But the frozen conflicts of Abkhazia and South Ossetia are making it hard for Georgia to make a clean break.
And Georgia's enthusiasm to join the West has caused a degree of consternation at the European Union. The EU has warded off talk of membership prospects with a recently signed European Neighborhood Policy action plan.
Georgian Prime Minister Zurab Noghaideli has denied further ambitions -- but has made it clear the reason lies with the EU, not Georgia.
"Not at this stage, at least. Definitely, I think that there is certain enlargement fatigue in the EU itself and I think that any discussion of something else [than] the European Neighborhood Policy action plan now with the EU is just totally counterproductive," Noghaideli says.
Noghaideli said the EU will remain the "primary focus" for Georgian foreign policy. The country also wants to join NATO and that is a more likely option, thanks to U.S. support.
But Georgia's Western leanings have caused relations with Russia to worsen -- in particular over Georgia's breakaway regions of South Ossetia and Abkhazia.
The conflicts are the biggest obstacle on Georgia's path away from Russian domination. Intermittent talks with South Ossetia's and Abkhazia's separatist leaders -- always in the presence of Russian officials -- have brought little success.
At this point South Ossetia is the more acute of the two conflicts. A Western official in Tbilisi, who asked not to be named, says there is concern Georgia could be preparing for war.
Building Up The Military
He points to Georgia's recent purchases of heavy weaponry, what he calls the intensive "militarization" of Georgian society, and the deployment of a military hospital, complete with a morgue, to Georgia's biggest military base in Gori, which is close to South Ossetia.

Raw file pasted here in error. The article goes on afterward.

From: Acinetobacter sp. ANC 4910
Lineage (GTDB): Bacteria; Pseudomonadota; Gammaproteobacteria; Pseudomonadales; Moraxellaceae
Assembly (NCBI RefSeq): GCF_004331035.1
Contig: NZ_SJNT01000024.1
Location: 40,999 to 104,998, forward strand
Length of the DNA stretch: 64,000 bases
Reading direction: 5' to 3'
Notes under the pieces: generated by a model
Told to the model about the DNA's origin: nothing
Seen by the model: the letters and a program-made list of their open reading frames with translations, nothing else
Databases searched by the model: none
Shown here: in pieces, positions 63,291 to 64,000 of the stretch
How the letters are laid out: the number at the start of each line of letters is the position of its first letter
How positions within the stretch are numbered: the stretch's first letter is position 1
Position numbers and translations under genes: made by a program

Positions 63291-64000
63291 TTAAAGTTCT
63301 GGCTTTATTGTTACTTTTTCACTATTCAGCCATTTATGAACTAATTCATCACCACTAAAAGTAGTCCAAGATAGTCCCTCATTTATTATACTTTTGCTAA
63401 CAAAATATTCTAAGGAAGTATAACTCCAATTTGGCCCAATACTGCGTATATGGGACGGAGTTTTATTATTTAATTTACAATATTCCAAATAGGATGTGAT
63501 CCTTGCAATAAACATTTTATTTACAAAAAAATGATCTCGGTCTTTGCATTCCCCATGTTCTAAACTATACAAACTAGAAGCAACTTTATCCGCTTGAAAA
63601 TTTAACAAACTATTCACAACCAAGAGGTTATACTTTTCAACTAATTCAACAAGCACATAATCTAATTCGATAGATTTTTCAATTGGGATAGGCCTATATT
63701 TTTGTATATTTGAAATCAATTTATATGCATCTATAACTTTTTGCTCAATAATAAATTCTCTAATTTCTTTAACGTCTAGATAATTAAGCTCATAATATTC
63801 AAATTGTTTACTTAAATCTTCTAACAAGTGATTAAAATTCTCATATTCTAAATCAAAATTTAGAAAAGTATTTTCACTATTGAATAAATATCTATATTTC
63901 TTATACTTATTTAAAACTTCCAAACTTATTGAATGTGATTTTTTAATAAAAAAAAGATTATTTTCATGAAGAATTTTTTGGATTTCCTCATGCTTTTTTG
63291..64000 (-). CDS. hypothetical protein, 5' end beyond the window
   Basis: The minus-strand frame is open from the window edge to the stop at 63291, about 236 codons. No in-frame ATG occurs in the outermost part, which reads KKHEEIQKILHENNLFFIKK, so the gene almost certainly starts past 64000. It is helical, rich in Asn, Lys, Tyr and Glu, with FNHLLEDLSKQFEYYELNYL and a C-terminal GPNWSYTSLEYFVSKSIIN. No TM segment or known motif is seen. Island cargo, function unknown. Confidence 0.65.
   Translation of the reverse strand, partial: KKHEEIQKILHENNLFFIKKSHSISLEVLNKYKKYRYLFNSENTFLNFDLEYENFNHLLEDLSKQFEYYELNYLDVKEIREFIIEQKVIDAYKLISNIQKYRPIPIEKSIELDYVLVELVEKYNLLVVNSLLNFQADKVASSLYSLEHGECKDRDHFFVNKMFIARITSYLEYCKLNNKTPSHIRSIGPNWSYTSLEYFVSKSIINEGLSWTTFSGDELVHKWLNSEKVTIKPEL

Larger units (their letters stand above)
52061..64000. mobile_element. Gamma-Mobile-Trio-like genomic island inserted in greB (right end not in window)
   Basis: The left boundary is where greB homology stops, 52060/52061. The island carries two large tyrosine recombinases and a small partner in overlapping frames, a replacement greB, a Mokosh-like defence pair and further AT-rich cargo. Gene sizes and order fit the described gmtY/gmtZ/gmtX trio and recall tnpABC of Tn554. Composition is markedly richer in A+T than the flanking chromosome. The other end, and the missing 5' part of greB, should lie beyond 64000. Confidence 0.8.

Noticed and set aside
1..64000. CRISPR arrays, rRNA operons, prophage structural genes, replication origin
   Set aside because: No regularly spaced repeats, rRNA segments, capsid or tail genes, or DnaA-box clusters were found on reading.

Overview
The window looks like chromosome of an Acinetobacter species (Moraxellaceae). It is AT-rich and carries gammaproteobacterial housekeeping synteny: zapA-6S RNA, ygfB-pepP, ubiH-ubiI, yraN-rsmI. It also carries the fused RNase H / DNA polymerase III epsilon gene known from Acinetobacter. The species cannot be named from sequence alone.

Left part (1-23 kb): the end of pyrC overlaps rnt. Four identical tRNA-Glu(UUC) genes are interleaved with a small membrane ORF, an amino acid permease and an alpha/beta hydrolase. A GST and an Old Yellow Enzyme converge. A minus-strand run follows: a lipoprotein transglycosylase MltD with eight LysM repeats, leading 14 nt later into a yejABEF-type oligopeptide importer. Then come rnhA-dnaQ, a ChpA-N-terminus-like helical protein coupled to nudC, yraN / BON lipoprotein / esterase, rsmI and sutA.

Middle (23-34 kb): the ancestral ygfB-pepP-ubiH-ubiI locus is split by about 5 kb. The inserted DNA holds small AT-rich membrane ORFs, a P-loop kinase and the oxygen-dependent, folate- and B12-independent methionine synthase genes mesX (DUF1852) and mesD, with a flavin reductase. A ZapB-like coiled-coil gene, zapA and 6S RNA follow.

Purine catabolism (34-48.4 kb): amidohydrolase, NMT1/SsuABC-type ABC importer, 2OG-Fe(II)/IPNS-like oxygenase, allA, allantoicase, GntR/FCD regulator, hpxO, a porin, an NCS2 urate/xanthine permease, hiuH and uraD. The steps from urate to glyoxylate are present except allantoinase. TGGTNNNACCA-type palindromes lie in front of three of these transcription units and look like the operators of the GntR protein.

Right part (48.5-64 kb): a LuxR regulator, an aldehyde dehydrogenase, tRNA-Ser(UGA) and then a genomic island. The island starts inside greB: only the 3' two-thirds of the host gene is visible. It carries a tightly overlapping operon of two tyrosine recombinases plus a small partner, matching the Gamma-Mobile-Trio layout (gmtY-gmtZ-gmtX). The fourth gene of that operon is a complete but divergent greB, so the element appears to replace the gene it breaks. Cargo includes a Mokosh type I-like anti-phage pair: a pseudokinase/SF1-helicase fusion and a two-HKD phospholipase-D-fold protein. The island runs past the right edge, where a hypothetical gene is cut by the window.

The Western official says that the separatist leadership in South Ossetia's capital Tshinkvali is "genuinely afraid" an attack is imminent.
But other experts have said that Georgia wouldn't risk an armed conflict as it would put an end to the country's bid to join NATO and the EU.
Prime Minister Noghaideli says the situation in South Ossetia is complex. "Inside the conflict zone it is like a chess board, there is a Georgian village, Ossetian village, Georgian village again, so everything is mixed up. And in the case of villages even it is not like that [there are] purely ethnically Georgian villages and purely ethnically Ossetian villages. It's not like that, there are mixed-up populations in territories [controlled by both sides], so we are talking of a very complex and difficult situation," Noghaideli says.
The November 12 independence referendum in South Ossetia has been followed in the official’s words, by a "political vacuum." He says South Ossetia now effectively has "four presidents" -- Saakashvili, the separatist Eduard Kokoity, local Georgian-backed rival Dmitry Sanakoyev, and, inevitably, Russia's Vladimir Putin.
But the Western official notes that much of the region's reputed allegiance to Russia is pragmatic, rather than political. He says the locals' preference for Russian passports is mostly explained by access to Russian pensions and social security payments -- both considerably higher than in Georgia.
Georgian passport holders are currently also unable to travel in Russia, as Moscow denies them visas. Travel in Russia is for many an essential source of income through small-scale smuggling.
Russia, in turn, does not treat Tshinkvali overly kindly. Having banned Georgian imports, it now also rejects South Ossetian agricultural produce.
In Georgia's other frozen conflict, Abkhazia, the situation has also become more tense in recent months with the appearance of a Tbilisi-backed alternative government in a Georgian-controlled part of the region. The alternative government is backed by Georgian troops. Unlike South Ossetia, Abkhazia does not want to join Russia, but is angling for independence.
To resolve either conflict, Georgia needs Russian cooperation. But that increasingly looks less and less likely.
Noghaideli says the Georgian leadership is convinced Moscow is trying to do more than just stoke separatist tension. He says Russia has "never hidden they want regime change in Georgia": "Regime change could only happen here through possible violence. [But], actually I would say it is impossible. That [is the] attempts [are there], but it is not possible."
Georgia is not entirely without leverage. In a recent move, Tbilisi threatened to block Russia's bid to join the World Trade Organization (WTO), demanding control of the separatist regions' borders with Russia.
Tbilisi is trying to force Russia to honor a 2004 agreement, which says the conflicts are an internal Georgian matter.